This article on Contractors to get paid on time has kindly been made available to our blog by Paul Netscher. Previously, Paul had also published on negative cash flow for construction companies.

Are you a construction contractor waiting for money?

Late payments are every contractor’s nightmare. Late payments disrupt cash-flow and result in the contractor being unable to pay their suppliers, subcontractors and even employees. This could result in the loss of payment discounts (so items cost more) and stricter payment terms with suppliers in the future, which could mean that suppliers require earlier payment or even payment in advance, which negatively impacts the contractor’s cash-flow further. Of course non-payment of suppliers, subcontractors and employees disrupts work on construction projects resulting in delays, and it creates mistrust between the parties impacted. Nobody wants to have to wait for their money.

What contractors must do to ensure they are paid on time

It’s essential that contractors ensure they are paid on time. This can be achieved by implementing the following:

  1. The terms and conditions in the contract document must be clear to all parties. What can be claimed and when can it be claimed? When is payment due? The client must know when payment is due.
  2. Contractors must submit claims and invoices on time.
  3. Invoices must be clear and include all required supporting documentation. Clients often make excuse for non-payment, blaming missing documentation, mistakes on the invoice, faulty workmanship, and more. Mistakes on invoices will delay payments.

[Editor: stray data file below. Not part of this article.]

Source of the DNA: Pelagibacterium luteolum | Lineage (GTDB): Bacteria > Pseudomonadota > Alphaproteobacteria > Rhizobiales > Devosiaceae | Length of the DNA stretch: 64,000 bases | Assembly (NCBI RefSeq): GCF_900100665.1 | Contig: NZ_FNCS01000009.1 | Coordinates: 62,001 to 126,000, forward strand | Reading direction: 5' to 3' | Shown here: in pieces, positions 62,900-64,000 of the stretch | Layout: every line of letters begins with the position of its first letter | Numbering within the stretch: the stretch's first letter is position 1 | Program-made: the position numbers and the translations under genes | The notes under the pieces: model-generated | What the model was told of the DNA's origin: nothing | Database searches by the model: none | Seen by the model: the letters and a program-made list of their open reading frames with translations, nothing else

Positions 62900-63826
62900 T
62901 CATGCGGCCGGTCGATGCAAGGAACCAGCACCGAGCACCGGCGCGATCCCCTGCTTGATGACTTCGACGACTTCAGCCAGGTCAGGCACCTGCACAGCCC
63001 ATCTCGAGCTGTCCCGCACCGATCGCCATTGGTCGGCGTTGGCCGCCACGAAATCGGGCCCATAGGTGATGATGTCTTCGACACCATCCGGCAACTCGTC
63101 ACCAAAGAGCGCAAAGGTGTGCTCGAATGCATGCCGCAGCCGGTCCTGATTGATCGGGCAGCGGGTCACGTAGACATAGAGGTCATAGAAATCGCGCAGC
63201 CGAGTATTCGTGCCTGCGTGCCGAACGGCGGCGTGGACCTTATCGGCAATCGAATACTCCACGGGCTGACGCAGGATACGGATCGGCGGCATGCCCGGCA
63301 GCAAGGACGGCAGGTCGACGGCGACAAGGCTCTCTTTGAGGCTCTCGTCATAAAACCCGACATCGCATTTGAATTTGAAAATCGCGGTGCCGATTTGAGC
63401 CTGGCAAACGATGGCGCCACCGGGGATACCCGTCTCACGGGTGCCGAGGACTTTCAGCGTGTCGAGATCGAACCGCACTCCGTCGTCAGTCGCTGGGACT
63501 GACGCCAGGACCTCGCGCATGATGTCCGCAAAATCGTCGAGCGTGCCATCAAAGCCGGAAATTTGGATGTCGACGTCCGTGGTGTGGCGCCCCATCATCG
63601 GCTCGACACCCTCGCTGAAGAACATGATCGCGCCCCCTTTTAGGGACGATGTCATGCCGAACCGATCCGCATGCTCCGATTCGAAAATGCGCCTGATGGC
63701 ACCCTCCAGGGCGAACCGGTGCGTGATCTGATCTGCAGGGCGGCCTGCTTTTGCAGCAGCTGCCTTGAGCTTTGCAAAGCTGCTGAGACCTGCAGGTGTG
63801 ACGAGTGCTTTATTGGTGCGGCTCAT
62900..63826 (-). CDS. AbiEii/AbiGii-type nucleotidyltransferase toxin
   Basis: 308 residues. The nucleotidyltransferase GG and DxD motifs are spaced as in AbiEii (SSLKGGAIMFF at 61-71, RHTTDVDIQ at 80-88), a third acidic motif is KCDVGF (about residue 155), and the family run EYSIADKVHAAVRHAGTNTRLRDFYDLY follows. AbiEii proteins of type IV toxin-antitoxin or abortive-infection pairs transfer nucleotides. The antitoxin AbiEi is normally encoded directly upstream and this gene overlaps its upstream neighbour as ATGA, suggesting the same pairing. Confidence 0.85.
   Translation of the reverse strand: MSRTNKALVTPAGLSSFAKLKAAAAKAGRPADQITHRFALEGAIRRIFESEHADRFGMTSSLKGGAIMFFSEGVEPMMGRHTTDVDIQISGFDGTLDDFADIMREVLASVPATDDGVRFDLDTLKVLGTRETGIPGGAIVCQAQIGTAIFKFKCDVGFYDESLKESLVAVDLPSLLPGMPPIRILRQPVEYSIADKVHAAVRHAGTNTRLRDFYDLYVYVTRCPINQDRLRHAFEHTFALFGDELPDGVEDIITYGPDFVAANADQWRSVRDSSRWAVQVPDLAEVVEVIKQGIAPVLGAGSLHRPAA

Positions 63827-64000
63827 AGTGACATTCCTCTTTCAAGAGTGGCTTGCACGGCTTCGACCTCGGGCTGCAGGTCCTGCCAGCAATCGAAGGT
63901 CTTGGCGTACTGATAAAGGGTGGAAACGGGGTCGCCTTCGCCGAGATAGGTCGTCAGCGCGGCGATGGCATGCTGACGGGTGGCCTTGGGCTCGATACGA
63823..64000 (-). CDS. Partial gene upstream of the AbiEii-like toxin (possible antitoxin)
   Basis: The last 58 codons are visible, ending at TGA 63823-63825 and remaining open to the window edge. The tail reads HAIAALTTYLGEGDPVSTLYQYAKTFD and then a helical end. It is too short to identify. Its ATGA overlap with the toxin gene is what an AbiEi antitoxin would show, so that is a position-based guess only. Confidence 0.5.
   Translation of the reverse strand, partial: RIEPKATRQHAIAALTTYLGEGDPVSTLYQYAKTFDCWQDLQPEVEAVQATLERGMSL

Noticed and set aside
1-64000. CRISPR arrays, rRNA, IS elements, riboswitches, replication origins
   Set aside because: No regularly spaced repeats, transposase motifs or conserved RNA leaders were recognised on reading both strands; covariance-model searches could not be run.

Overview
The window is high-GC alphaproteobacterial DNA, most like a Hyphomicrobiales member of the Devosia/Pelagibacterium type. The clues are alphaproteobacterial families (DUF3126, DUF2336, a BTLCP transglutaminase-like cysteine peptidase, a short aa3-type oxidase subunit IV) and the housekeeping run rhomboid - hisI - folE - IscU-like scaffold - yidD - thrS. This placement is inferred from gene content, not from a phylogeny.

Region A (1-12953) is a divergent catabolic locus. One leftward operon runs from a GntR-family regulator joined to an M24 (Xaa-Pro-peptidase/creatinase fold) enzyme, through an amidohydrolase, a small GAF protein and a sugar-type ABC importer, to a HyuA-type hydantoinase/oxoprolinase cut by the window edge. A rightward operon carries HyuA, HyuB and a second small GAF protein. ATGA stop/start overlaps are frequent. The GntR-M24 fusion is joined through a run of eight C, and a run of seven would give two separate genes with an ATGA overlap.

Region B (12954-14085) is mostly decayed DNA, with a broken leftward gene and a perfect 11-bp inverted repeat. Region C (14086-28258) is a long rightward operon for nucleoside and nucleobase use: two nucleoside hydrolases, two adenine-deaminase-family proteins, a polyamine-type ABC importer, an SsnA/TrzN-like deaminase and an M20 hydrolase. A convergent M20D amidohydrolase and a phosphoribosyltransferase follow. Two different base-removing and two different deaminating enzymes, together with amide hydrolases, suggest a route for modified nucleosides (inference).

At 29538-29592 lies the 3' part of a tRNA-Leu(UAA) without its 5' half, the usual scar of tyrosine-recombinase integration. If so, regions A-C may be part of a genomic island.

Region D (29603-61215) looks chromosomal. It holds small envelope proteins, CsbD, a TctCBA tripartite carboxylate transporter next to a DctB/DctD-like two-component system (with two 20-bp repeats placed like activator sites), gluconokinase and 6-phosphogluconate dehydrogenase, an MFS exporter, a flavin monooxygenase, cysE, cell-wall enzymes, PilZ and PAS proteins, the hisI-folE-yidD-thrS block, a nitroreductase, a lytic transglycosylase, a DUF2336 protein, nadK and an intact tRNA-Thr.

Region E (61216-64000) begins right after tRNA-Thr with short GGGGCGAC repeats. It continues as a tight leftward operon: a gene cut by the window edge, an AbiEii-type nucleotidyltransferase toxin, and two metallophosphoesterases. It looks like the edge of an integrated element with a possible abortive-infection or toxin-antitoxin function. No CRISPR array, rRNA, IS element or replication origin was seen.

4. Invoices should clearly show the payment instructions. When is payment due and how should payments be made?
  5. Know when payments are due and a few days in advance remind clients that payment is due. Check that there aren’t problems with the invoice and that the full amount will be paid.
  6. Provide good service. Happy customers are more likely to pay on time. Unhappy customers will deduct monies from invoices, look for excuses not to pay, or deliberately drag out payment.
  7. Follow up immediately when payment is late. A simple phone call a day after payment is due may be all that’s required to get a customer to pay. Often non-payment is simply an oversight, forgetfulness, a clerical error, or a person being sick or on leave.
  8. Don’t rely on verbal responses, so send out a written notice of late payment within 7 days of the invoice not being paid.
  9. Stay professional with all your communication. Be firm and persistent, but always remain polite and friendly. Make it clear that no matter the excuse late payment is not acceptable and it’s causing problems.
  10. Understand why payment hasn’t been made. If the client is running into financial problems research to find out the extent of the problems. Is it just a small hiccup caused by non-payment to them, or is it more serious, possibly the company going into bankruptcy. Talk to your client to see if you can formulate a resolution. It’s important that verbal agreements are followed up in writing so there are no misunderstandings. If the client is in serious financial trouble understand what can be done in terms of the contract to protect your company from further losses. Terminating a contract has to follow strict procedures. Terminating the contract for the wrong reasons puts the contractor in breach of the contract and will jeopardize further payments, even opening the contractor to being sued for damages from the client. Don’t assume that late payment is reason enough to terminate the contract.